He came about because Gary Brownlee, the actor who plays him, came in and auditioned for the Weird Sisters...brilliantly. However, his interpretation didn't fit in at all with what I was going for. Hysterically funny but very creepy. I ended up casting him as an unnamed lord in one scene. But Gary is so good that I wrote him into a few other scenes and gave him a name - Kilmarnock, which is in Scotland and is the hometown of one of my favorite bands, The Trashcan Sinatras. He actually became a character that Shakespeare, with all due respect, should have written in to Macbeth. Kilmarnock has Macbeth's number from the get-go. We sense that he understands her ambition. One of the problems I've always had with the play, and I'm not saying this as an indictment - I know that Shakespeare wrote these plays rather quickly - is that all of a sudden everyone is on to Macbeth. So I think it's helpful to have a character like Kilmarnock who knows this woman in a deeper sense than all of the others do. In the end, I think Gary is a great actor and he's very funny, but adding Kilmarnock also helped the story. (back to top)

 

On Lady Macbeth:
The thing about Juliet Furness (Lady Macbeth) is that she's very good at broad comedy, and she didn't even know she had this talent until Macbeth. I had told her right before we started shooting the "unsex me here" scene that there have been productions where Lady Macbeth writhes orgasmically on the bed during her speech. It has almost become standard to hyper-sexualize her in that scene. I asked Juliet if she could parody that for me. She did it perfectly. I attribute this to the fact that she's a native of New Zealand and she grew up watching a lot of broad comedy which you just don't get in the U.S. You especially don't get women doing it here. You have women doing broad comedy all the time in Britain. Dawn French and Jennifer Saunders come to mind immediately, as does Patricia Routledge, who is a wonderful comedian. So, I think Juliet was able to do what I wanted instinctively. And I'm very glad that she grew up watching that kind of thing because it made my job a lot easier. (back to top)

 

On shooting in the snow:
It wasn't the snow that was brutal, it was the temperature and the wind. When you're out in locations like we used, it's windy anyway. The first day of shooting was very windy and in the low 20's. Anneliese Paull, the cinematographer, almost passed out after we shot the Birnam Wood scene. And our generator broke on the first day. I thought I was going to have to have my toes amputated. And of course we all were thinking about the Macbeth curse while this was going on. We're out in the woods, freezing cold, and I was wondering, "Is anyone else thinking about this?" I mean, it was brutal, and I keep using that word because it's so appropriate. But the snow did add to the comedy in a couple of scenes. (back to top)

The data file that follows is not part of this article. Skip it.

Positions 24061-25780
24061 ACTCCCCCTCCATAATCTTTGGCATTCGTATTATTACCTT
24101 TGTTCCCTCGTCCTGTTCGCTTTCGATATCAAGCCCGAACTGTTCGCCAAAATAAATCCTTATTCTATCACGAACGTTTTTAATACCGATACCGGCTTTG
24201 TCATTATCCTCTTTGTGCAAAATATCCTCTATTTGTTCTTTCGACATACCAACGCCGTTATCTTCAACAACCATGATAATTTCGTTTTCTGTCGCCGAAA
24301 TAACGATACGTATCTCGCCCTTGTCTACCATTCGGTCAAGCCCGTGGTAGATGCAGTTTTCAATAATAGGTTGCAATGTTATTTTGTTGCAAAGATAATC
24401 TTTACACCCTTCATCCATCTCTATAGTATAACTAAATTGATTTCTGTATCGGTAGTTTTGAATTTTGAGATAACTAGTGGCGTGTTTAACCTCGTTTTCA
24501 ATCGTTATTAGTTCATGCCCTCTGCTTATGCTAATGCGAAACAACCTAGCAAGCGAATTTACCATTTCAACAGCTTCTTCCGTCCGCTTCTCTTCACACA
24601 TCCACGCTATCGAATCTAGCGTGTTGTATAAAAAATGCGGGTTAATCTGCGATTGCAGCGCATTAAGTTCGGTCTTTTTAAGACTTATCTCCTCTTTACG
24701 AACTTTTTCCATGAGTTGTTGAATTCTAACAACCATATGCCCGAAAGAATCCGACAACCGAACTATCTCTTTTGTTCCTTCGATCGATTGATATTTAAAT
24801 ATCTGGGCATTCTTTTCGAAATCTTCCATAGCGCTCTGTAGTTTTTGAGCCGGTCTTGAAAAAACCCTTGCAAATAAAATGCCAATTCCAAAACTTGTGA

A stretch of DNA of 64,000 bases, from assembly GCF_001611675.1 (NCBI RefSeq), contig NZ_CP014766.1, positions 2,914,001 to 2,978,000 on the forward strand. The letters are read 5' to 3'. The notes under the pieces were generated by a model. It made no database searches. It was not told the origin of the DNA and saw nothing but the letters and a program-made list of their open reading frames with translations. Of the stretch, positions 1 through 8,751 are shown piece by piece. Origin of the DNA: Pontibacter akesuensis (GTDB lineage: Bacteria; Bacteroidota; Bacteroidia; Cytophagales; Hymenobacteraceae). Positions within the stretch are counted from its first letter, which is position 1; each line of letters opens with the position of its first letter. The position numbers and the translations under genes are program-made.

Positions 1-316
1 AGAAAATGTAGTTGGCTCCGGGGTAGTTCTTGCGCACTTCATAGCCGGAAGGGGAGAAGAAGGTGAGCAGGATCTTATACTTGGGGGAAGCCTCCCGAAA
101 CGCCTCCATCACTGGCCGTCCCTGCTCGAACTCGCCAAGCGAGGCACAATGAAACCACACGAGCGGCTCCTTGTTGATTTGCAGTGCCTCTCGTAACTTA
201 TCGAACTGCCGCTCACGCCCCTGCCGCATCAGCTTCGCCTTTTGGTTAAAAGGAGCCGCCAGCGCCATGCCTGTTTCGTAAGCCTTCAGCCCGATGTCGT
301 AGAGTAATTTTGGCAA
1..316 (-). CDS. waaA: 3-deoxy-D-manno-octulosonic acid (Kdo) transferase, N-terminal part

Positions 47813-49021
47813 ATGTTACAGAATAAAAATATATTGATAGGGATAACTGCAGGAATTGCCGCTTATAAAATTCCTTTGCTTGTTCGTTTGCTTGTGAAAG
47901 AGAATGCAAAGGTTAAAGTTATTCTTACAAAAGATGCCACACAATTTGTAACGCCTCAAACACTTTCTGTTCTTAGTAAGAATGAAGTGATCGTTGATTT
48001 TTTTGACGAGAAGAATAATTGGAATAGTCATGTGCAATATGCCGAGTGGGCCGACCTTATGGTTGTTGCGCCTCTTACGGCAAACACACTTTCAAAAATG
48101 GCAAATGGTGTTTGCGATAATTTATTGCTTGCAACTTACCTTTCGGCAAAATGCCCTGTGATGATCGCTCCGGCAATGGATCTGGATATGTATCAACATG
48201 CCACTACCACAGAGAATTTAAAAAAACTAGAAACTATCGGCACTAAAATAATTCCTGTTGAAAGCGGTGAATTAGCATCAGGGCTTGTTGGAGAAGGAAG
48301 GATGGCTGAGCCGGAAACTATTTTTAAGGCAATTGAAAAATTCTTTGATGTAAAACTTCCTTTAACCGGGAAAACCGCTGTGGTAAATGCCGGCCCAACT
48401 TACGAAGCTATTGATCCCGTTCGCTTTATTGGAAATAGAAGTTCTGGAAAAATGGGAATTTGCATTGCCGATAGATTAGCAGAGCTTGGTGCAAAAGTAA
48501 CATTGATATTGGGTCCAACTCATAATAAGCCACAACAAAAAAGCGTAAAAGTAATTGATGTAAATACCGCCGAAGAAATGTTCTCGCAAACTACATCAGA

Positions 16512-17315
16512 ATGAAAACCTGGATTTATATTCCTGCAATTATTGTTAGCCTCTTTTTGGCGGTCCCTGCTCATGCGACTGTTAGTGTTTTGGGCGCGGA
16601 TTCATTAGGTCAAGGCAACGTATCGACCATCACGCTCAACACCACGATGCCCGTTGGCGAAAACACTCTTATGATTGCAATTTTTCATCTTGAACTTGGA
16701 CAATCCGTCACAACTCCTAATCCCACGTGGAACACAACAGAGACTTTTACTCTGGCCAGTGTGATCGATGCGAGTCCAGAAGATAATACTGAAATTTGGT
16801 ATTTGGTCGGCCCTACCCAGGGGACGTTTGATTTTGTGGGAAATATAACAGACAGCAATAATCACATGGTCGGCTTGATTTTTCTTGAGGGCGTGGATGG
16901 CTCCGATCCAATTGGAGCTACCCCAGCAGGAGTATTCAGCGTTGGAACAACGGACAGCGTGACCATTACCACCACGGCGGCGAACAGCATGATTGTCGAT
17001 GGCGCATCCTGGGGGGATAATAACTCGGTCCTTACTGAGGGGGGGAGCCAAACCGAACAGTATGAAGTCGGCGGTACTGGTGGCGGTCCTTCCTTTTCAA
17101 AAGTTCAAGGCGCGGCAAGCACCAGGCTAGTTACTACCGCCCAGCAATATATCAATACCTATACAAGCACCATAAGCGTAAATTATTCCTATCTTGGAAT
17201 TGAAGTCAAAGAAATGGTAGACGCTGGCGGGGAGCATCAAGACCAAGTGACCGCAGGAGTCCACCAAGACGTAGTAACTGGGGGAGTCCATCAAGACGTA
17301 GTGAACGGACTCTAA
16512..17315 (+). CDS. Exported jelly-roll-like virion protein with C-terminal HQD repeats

On her love of film:
Well, I liked movies for as long as I can remember. I remember going to the drive-in and I thought that was fun. My brother and I would look forward to it all day and we'd bring blankets and pillows. I remember my father going to get popcorn and it always seemed to take forever for him to get back. Those are my first memories. I remember the actual event of going to the drive-in more than any of the movies I saw. But then when I was in college, and I'll never forget this, things changed. My friend and I went to the Rutgers student center to see Woody Allen's Manhattan. The sound track was about two seconds out of sync, but I was still able to watch it. To me it was still more watchable than any of the movies I had seen. I remember being blown away by this and thinking, "This is what movies should be like." I loved it. And after that I remember trying to get a hold of any Woody Allen movie that I could. And then it was through Woody Allen that I started to rent Ingmar Bergman movies and again, I was really amazed. So if not for Woody Allen, I wouldn't be sitting here having this discussion today. I really mean that. There's no way. And I think you can also see the Woody Allen influence in Macbeth. (back to top)

 

On her decision to become a filmmaker:
I was in graduate school studying Art History. I passed my doctoral exam and I hit a very bad patch. I was feeling lost, because I was realizing that I was on the wrong path. There I was, so close to a PhD, and I didn't want to be an art historian. So Patrick (Murray, the producer of Macbeth-The Comedy) asked me one day, "If you could do anything in the world that you wanted to do, what would it be?" And I said, "I'd write and direct films like Woody Allen." But up until Patrick asked me that question I had never even had that thought. It didn't seem possible. And for good reason. It's extremely difficult to raise the amount of money required to do a 35mm feature. Fortunately, we're now in the digital age, and even though I much prefer film to video, it is possible. You don't have to raise a million dollars any more in order to make a feature.(back to top)

 

 

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From Macbeth - The Comedy: "A sailor's wife had chestnuts in her lap, And munched and munched and munched . . . . And let me tell you honey, it's not as if she needed them."